mobirise.com

Copyrights 101

Copyright is a form of protection given to an author of literary, musical works (e.g. songs, and melodies), or artistic works (e.g., paintings, photographs), dramatic works (e.g., scripts for films and dramas). To illustrate the importance of copyrights, in 2015 Pharrell Williams, Robin Thicke and T.I. were ordered to pay $5.3 million and royalties to the Marvin Gaye family after a jury determined that “Blurred Lines” (a song by Pharrell Williams, Robin Thicke and T.I.) essentially ripped off Marvin Gaye’s 1977 hit “Got to Give It Up.”


For companies, copyright protects the company’s publications and written materials, such as product brochures, instruction and maintenance manuals, and any form of advertising or promotional materials, such as television advertising, radio advertising, and internet advertisements. Copyright also protects computer software, source code and user interfaces.


In Canada, copyright exists during the lifetime of the author and for 50 years following the author’s death. In the United States, the copyright in a work of authorship lasts for the life of the author plus 70 years, or if the author is anonymous or a company, for the longer of 95 years from publication or 120 years from creation. The term cannot be extended or renewed.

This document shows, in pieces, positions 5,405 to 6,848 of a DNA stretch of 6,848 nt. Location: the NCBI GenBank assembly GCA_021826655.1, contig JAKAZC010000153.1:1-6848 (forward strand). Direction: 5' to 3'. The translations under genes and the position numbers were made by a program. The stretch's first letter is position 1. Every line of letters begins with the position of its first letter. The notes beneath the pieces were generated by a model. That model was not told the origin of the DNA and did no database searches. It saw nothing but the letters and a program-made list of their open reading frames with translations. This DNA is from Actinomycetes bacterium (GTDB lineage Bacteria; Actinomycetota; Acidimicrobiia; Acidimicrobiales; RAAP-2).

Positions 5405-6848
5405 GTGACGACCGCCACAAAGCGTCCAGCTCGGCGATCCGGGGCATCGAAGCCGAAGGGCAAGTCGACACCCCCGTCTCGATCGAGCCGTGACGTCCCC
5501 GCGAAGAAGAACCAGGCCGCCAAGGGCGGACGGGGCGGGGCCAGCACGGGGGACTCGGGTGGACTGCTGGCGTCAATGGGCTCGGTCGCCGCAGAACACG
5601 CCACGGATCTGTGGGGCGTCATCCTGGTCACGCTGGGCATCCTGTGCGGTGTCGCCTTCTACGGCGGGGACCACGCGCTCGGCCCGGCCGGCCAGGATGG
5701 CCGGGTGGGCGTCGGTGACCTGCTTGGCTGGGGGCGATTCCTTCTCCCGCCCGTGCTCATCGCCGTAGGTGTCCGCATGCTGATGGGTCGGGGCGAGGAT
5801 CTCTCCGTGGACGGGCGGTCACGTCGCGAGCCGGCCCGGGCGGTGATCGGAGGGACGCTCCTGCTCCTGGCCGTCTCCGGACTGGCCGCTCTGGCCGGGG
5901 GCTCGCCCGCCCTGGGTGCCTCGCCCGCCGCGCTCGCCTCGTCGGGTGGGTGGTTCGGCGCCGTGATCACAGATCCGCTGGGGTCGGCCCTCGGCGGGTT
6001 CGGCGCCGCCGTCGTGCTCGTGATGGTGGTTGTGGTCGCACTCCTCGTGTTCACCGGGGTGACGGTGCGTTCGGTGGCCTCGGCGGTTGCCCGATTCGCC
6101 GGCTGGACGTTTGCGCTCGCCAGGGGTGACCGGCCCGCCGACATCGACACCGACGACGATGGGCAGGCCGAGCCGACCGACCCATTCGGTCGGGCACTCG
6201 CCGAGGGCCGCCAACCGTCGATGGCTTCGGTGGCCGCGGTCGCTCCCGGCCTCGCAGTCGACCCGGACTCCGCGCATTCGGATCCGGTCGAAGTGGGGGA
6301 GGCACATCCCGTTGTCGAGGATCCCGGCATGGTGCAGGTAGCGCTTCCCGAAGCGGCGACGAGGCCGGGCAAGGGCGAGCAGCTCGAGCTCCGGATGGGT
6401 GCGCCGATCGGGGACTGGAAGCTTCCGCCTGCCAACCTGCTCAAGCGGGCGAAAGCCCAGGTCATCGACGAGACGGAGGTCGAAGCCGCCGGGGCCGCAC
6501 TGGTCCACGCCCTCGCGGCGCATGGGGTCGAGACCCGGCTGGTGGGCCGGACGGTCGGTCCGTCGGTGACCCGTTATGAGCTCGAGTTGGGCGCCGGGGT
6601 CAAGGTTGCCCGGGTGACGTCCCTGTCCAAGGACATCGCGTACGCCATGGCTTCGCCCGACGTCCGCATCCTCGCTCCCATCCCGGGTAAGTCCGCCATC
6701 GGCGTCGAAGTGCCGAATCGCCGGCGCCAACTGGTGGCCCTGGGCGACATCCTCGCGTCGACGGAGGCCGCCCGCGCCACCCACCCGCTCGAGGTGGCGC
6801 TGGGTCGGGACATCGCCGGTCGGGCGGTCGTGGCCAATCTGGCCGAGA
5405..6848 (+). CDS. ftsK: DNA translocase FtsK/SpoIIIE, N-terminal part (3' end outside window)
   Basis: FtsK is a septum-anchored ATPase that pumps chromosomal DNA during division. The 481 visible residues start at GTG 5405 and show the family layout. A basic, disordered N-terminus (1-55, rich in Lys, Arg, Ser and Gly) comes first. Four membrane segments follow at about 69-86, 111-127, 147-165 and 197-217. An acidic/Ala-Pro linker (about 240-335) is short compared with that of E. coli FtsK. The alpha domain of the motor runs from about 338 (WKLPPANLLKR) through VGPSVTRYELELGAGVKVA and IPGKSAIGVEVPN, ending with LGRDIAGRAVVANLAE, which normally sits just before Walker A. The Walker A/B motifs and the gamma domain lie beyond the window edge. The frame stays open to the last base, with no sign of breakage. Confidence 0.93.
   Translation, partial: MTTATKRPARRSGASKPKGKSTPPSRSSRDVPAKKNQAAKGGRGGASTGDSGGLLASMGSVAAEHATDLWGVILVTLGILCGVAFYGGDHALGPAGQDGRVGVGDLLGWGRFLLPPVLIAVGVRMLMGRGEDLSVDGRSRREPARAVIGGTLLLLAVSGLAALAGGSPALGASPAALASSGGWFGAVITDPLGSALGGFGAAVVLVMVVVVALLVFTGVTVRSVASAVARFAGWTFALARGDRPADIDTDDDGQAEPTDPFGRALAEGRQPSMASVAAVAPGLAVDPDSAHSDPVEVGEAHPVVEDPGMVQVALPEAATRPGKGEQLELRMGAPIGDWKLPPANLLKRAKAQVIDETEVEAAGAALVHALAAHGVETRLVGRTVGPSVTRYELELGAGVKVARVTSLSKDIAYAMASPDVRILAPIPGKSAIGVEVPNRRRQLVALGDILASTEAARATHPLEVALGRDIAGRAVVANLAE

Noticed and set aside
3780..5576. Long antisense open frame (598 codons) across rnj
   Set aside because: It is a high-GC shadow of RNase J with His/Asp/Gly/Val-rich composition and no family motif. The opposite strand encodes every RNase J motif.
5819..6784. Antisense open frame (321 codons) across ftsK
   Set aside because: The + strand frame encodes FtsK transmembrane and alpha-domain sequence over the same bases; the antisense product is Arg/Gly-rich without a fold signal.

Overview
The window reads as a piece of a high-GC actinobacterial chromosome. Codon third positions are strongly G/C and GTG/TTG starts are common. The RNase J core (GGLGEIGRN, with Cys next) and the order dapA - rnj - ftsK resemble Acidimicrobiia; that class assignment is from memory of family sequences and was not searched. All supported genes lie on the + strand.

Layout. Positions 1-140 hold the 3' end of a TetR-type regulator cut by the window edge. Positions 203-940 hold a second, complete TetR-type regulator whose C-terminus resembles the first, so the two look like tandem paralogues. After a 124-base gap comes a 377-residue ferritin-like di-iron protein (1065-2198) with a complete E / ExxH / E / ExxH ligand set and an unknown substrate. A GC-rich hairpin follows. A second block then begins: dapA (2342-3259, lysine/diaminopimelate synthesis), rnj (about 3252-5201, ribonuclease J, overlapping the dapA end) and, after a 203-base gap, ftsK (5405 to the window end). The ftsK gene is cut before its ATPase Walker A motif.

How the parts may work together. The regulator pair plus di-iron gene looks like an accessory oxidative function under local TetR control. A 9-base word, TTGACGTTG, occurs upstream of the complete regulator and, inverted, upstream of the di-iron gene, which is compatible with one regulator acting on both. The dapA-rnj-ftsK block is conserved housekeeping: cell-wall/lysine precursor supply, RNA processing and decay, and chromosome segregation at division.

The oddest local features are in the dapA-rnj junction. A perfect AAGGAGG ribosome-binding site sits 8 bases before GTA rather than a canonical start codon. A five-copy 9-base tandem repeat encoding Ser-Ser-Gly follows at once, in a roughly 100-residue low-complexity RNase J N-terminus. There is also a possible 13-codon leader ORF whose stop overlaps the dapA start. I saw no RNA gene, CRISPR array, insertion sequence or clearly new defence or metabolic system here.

Check out some famous copyright infringement cases here.


Music

In 2015 Pharrell Williams, Robin Thicke and T.I. were ordered to pay $5.3 million and royalties to the Marvin Gaye family after a jury determined that “Blurred Lines” (a song by Pharrell Williams, Robin Thicke and T.I.) essentially ripped off Marvin Gaye’s 1977 hit “Got to Give It Up.”

Photograghs

The Hope Poster created by Shephard Fairey & used by the 2008 Obama Campaign was based on a photograph shot by AP freelancer Mannie Garcia. In 2009, AP sought compensation for the non-authorized use of the  photo. Both parties later reached a setttement.

Books

Following the success of the comic-turned-TV show "The Walking Dead", Tony Moore, the book's original artist and co-creator, filed suit against Robert Kirkman for half of the proceeds related to the title "The Walking Dead". The lawsuit was settled in 2012.

Paintings

Mike Tyson's tattoo artist S. Victor Whitmill filed a lawsuit against Warner Bros. Entertainment claiming that the use of his design in the movie The Hangover Part II was copyright infringement. In the movie, Stu Price, a strait-laced dentist played by actor Ed Helms,wakes up after a night of debauchery in Bangkok to find a tribal tattoo wrapped around his left eye, Warner Bros. and Whitmill hashed out an agreement of undisclosed terms.

User interfaces

In 1994, Apple Computer, Inc. (now Apple Inc.) sought to prevent Microsoft and Hewlett-Packard from using visual graphical user interface (GUI) elements that were similar to those in Apple's Lisa and Macintosh operating systems.In 1997, Apple and Microsoft settled the infringement lawsuit in direct negotiations

Movies

Galactica was produced in the wake of the success of the 1977 film Star Wars. 20th Century Fox sued Universal Studios (the studio behind Battlestar Galactica) for copyright infringement, claiming that it had stolen 34 distinct ideas from Star Wars.” including a character named Skyler, similar to Skywalker. Ultimately the case was ruled in favour of Galactica.